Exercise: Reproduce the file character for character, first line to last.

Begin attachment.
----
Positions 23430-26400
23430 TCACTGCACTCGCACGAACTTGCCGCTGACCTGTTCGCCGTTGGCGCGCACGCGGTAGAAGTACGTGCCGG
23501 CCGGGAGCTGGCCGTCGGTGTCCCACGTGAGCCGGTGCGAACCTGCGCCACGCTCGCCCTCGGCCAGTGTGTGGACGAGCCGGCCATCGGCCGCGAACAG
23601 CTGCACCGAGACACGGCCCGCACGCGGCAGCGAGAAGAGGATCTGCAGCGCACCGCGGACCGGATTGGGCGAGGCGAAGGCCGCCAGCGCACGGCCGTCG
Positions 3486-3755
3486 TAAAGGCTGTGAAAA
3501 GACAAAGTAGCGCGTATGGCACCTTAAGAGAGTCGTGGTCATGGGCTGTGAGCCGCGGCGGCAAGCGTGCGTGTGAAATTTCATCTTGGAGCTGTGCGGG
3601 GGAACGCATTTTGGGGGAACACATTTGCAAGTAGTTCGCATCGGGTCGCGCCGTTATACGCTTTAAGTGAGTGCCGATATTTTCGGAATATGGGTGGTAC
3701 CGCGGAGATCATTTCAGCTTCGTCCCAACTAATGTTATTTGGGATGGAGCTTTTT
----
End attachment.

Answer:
Positions 23430-26400
23430 TCACTGCACTCGCACGAACTTGCCGCTGACCTGTTCGCCGTTGGCGCGCACGCGGTAGAAGTACGTGCCGG
23501 CCGGGAGCTGGCCGTCGGTGTCCCACGTGAGCCGGTGCGAACCTGCGCCACGCTCGCCCTCGGCCAGTGTGTGGACGAGCCGGCCATCGGCCGCGAACAG
23601 CTGCACCGAGACACGGCCCGCACGCGGCAGCGAGAAGAGGATCTGCAGCGCACCGCGGACCGGATTGGGCGAGGCGAAGGCCGCCAGCGCACGGCCGTCG
Positions 3486-3755
3486 TAAAGGCTGTGAAAA
3501 GACAAAGTAGCGCGTATGGCACCTTAAGAGAGTCGTGGTCATGGGCTGTGAGCCGCGGCGGCAAGCGTGCGTGTGAAATTTCATCTTGGAGCTGTGCGGG
3601 GGAACGCATTTTGGGGGAACACATTTGCAAGTAGTTCGCATCGGGTCGCGCCGTTATACGCTTTAAGTGAGTGCCGATATTTTCGGAATATGGGTGGTAC
3701 CGCGGAGATCATTTCAGCTTCGTCCCAACTAATGTTATTTGGGATGGAGCTTTTT